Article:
Spoiler alert; I did get into Magic! I went to sourcing. It was really cool, very edifying and completely overwhelming! While I was there, I listened to a couple of industry professionals present on Sourcing 101. When that was finished, I approached one of the presenters and pitched my business idea to her, accompanied with my, “couldn’t get into Magic”, saga. My compelling argument was this: How can I have a retail website showing that I sell more than three different brands of clothing if I can’t get into market to purchase three different brands of clothing?!?! I emphasized how important it was that I touch the clothing. She went into her computer, added me to the Magic event as a guest of hers and, just like that, I was back in business! Wrong! The sourcing event concluded with a complimentary Tesla shuttle. That would’ve been bad a$$ had the Tesla driver known how to get to the stop nearest to my hotel. As it was, we drove in circles through the lighted underground tunnels in Vegas before I surrendered to the fact that I’d be walking the five minutes back to my hotel. I guess you could say that I was back to square one, save one experience with sourcing and a free Tesla ride. No complaints there!
The next day, I woke early and excitedly prepared for my big day at Magic, dressing the part (kind of)! I walked across the street and entered the well-adorned Convention Center that had more than adequately prepared for this event. The promotions, marketing, presentations, and entertainment were all spot on. Salt-N-Pepa was going to perform! This place was busy! I marched up to the doors and nervously offered my name. They printed out my ticket, which still said “sourcing” and sent me away. I tried to explain that so-and-so put me in the system as their guest. They told me I could go upstairs and stand in line behind over 100 other attendees to see if Registration could find my ticket. I did. Nothing. I went down to the cafeteria and called my husband to wish him a Happy Valentine’s Day and to declare all of my frustrations to him, while drowning my sorrows in a holiday themed donut. By the way, my flight left that afternoon. Had I lined up other things to do, I would not have been so persistent. I walked towards the front exit of the building where I ran into Angela, the other amazing boutique owner that was attending. As it was, her husband decided to take part in the event before catching his flight (we were on the same flight home). She told me to go get in line with him and she would sponsor me. Even that was a difficult process but, at last, I had my golden ticket! After basically clawing my way in, I suddenly became overwhelmed and felt awkward as if everyone could tell I’d never been before. I still didn’t have a business card or a website. Some vendors wouldn’t even let me look in their booths but there were plenty that did. This place was enormous! I spent hours feeling clothes, snapping photos of the tags, visiting with the vendors and collecting business cards. All-in-all, it was a success—I had been transformed!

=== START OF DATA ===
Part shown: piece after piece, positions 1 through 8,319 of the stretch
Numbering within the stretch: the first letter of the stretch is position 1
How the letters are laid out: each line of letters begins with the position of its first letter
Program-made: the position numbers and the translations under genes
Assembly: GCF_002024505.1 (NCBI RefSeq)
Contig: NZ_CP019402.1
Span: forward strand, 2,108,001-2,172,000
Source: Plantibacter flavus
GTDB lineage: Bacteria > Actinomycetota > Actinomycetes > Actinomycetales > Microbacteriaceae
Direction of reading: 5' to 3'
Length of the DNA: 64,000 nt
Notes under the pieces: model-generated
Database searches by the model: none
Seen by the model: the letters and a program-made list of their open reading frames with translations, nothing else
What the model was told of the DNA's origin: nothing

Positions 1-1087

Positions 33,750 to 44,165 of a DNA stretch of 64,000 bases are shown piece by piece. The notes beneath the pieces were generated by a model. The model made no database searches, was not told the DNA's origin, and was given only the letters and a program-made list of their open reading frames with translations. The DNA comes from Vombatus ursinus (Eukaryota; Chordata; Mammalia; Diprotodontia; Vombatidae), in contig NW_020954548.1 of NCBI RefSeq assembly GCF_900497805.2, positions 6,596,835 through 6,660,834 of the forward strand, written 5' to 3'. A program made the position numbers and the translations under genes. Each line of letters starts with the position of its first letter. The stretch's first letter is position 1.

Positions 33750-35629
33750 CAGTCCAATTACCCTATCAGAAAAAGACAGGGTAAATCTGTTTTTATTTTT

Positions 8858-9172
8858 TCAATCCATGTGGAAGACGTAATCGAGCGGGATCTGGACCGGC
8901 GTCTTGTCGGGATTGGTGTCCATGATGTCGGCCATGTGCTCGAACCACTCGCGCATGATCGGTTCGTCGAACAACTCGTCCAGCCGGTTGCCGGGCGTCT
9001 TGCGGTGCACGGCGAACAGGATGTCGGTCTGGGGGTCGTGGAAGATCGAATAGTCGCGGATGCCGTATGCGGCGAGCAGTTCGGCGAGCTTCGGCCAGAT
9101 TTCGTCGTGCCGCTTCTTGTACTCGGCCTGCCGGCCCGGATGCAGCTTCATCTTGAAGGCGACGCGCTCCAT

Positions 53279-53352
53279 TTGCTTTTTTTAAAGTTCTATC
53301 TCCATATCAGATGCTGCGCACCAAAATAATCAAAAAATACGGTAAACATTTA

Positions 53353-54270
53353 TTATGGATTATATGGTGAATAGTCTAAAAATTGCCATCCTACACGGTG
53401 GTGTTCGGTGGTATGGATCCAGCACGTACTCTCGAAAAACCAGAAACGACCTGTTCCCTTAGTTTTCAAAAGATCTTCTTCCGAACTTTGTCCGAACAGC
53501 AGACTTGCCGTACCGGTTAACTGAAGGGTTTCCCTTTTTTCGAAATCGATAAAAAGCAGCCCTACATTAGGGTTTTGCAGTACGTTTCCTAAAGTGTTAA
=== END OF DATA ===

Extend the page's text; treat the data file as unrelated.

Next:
When I got home, I sat down with my stack of business cards and one-by-one attempted to log onto their sites. Do you think that went off without a hitch? Of course it didn’t! Why would it? To get into any of these websites, you had to upload all those documents that I didn’t have and you also had to include your website, that I still didn’t have. I managed to use my EIN number and legitimate business certification to register and that did work for a few of the companies but there were several that denied my access. All I wanted to do was get going on my retail business for Pete’s sake! The companies that made it possible are the ones that eventually profited so that was good decision making on their part.
I did glean some pertinent information from the sourcing event but quite frankly, I was a little apprehensive. Although it’s very expensive for the venders to attend, there is no vetting process per se so I guess (theoretically) it’s possible that a very motivated and thrifty crook, could walk away with one’s start-up money. I also had limited (as in no) knowledge of standards and quality so was too overwhelmed to commit. Another minor detail; I didn’t have the money for my first product. I did, however, bring a stack of pamphlets home to sift through at my leisure and finally settled on an American owned company that produced the goods in Guatemala. I felt good about that.
So, the service dog giveaway announcement had been completed, Magic had been attended, I had completed a couple of interviews with the local news, joined two non-profit advocacy groups, partnered with some local businesses, and then learned that we would be moving across the United States for my husband’s job. Between real estate photography, building my clothing business, engaging in my children’s lives, spending quality time with friends and family, and selling a house, I hurried and got my real estate license! I completed five transactions as to generate enough income to pay for my first product; then we moved. Getting settled has been time and energy consuming but progress is still progress.
At this point, I’m marveling at God’s involvement! I have prayed for guidance and with all the doors opening, there’s just no way my good fortune has been pure chance! In one years’ time, I have addressed state leadership on matters pertaining to rare disease. I was paired with a medical student to raise awareness regarding rare disease, in hopes that the newer generations of physicians will approach rare illnesses differently...better. My friend and I completed the service dog giveaway, which was also covered by the local news. One year later, to the day, my first clothing product is complete and ready for purchase. I’m just a year into this journey; the doors keep swinging open but as you can see, there is nothing “easy” about starting a clothing line!